When life gives you lemons, go ride Lemonade!


Coober Pedy

A lot of nothing was between us and Coober Pedy.  We left Ceduna at 4:30 PM anxious to get on the road.  There are 1000 km. between us and the next part of our story.

But first a little about the new engine.  It is 10% bigger, 2.2 vs. 2 liters.  It is running smoothly and has considerably more power.  That could be just the bigger size but I think much of it is that this one is not worn out.  The mechanic said that the distributor was cranked all the way over to make up for the looseness in the timing chain.  It cost us AUD $4.400 (USD $3,300) plus another AUD $600 for the motel.  But we plan to now raise the selling price by a couple thousand dollars.  The higher value will be there when we sell it.  We are now in Alice Springs waiting out a rainy day.  Tomorrow we have the break-in oil change on the new engine and then we should be good to go at regular intervals.

Now back to your regularly scheduled travelogue.

We traveled for a couple hours and did a bush camp at a rest area.  (Think wide dirt area alongside the highway for stopping and stretching, not a nice paved, with toilets, stopping area like in the USA.)  Early the next day we are again on the road and we arrive in Coober Pedy late that afternoon after fighting another head wind.  (We were able to add 20-30 kph to our traveling speed because of the new engine.)  We checked in at the campground and went to the bar for a beer and snacks.  It was a tiring day.

The town is famous for its Opals.  80 or 90% of the worlds opals come from here (how much depends on which tourist pamphlet you read).  The first ones were discovered in 1915 and the town has had it ups and downs since then.  This is an actual mine, now a tourist site, that was started by hand digging in the 20’s.  The tunnels go any old way depending on the indicators for opals, left, right, up, down, and at different slopes and levels.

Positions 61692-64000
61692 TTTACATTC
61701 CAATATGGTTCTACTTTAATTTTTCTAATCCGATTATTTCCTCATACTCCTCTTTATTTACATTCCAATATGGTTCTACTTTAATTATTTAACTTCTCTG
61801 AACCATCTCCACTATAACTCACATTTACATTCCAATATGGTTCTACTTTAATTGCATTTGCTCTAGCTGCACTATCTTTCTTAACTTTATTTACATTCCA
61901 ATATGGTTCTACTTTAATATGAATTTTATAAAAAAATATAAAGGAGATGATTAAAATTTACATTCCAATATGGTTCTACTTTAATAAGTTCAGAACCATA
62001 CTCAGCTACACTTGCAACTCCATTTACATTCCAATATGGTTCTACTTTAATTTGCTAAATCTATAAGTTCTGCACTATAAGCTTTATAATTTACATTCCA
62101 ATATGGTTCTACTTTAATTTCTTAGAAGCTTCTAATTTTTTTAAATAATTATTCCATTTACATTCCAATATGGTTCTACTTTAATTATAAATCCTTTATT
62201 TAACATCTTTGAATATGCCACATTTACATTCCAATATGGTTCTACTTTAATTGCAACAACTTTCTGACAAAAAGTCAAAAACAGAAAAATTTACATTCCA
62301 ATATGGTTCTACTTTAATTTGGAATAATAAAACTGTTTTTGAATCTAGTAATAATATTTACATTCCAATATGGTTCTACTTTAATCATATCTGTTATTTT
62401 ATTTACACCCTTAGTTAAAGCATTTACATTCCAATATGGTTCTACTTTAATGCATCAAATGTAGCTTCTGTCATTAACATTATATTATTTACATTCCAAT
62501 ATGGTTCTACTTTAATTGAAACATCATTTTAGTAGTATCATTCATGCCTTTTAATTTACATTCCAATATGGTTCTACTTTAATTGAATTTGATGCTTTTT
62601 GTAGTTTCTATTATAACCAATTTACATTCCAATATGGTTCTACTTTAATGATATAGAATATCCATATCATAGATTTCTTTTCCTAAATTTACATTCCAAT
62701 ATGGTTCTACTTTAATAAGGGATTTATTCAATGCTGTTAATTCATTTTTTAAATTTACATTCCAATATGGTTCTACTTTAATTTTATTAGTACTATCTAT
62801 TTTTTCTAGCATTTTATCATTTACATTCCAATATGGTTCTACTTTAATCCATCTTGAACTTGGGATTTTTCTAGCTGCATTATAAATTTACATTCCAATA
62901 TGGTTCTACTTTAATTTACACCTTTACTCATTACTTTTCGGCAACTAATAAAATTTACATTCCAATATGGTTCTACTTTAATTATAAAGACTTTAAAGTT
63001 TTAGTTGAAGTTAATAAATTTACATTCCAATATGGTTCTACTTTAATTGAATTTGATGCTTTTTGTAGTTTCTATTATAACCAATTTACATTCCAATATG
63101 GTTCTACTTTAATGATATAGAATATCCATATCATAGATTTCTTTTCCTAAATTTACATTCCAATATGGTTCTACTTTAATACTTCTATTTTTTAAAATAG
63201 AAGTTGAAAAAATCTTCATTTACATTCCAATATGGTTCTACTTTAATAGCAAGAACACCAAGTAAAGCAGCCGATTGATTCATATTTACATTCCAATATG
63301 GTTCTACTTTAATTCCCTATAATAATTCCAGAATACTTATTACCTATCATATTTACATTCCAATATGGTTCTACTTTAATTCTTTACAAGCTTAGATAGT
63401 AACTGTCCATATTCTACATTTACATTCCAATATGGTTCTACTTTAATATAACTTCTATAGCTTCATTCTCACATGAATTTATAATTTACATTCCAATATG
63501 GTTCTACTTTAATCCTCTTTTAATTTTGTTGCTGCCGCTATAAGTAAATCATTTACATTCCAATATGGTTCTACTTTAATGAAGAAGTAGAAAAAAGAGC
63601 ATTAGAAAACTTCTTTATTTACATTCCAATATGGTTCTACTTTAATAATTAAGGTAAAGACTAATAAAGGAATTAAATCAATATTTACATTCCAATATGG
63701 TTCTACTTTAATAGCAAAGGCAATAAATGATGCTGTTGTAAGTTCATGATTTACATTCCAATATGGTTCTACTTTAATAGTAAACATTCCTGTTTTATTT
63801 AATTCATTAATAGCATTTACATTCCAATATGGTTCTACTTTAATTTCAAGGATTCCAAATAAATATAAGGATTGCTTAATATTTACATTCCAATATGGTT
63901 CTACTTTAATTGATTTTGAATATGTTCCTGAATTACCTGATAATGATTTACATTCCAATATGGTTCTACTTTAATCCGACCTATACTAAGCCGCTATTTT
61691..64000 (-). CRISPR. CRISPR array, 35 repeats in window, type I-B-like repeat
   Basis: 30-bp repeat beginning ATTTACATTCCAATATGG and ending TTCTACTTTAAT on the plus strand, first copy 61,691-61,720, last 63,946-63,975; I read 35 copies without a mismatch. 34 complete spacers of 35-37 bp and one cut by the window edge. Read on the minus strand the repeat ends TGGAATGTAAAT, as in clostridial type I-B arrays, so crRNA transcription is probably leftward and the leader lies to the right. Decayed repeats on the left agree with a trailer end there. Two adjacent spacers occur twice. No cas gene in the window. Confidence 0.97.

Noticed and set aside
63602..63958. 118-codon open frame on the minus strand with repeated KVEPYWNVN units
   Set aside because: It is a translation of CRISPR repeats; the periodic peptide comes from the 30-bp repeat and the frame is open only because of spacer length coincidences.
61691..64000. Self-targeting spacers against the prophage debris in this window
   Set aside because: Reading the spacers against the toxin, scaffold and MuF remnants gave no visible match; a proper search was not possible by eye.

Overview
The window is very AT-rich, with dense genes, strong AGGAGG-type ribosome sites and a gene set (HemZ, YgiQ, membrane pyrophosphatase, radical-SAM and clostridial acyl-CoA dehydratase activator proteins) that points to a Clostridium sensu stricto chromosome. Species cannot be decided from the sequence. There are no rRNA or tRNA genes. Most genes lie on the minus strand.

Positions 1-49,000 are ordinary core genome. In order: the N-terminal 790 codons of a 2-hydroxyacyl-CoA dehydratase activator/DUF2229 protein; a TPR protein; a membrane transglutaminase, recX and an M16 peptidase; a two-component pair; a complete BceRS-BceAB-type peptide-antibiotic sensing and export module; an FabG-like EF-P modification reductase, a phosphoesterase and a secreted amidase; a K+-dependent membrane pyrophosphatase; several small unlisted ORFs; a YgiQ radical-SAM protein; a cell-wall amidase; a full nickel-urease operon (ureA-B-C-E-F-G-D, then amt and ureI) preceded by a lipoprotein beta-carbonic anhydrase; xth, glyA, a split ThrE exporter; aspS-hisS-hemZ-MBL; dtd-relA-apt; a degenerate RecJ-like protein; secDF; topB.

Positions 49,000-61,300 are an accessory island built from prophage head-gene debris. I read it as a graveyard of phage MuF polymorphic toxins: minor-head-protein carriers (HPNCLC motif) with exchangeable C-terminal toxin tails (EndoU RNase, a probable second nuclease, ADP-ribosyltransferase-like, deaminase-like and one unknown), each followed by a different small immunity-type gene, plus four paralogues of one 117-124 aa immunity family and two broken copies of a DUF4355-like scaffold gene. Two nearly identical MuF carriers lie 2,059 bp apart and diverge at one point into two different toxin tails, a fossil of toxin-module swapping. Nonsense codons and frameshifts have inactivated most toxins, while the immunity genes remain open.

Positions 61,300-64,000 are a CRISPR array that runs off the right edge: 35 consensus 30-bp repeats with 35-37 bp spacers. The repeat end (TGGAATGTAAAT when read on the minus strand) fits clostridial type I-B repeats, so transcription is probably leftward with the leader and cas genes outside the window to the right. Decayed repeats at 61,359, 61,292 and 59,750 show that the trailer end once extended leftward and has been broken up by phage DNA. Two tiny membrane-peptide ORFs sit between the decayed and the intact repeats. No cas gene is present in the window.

Then access was by notches cut into the side walls of the pit.  That is a manikin and not a real person.  Also visible is another level of tunnels with a fence to keep tourists from harm.


There was also a home underground as part of the tour. This home was lived in from 1918 until 1990 when the mine owner/home owner turned it all into a tourist attraction. Today the access is by horizontal tunnel into the souvenir shop and then down a set of stairs.  And they loan you a hard hat, which was much needed as the tunnels were no bigger than necessary to get the opals out.  More digging meant more hauling out of waste.  It was easily worth the $15 entrance fee.


A lot of the town is underground.  A hotel is on the right and a museum/opal store/tourist mine is on the left.

The tourist booklet even says one can “camp” underground but it consists of a room to lay your sleeping bag, not a place to set up our campervan.





The countryside all the way around Coober Pedy is riddled with 10’s of thousands of these mounds.  This stretches for many kilometers, and Coober Pedy is only the first of three major fields of opals.  Each mound is a prospector’s try at riches. Some of today’s operations are surface mines where they use large equipment to move masses of dirt at a time.

We spent only one day, two nights, here and then it was back on the road headed to Uluru.  And yes we did buy Kathy an opal pendent!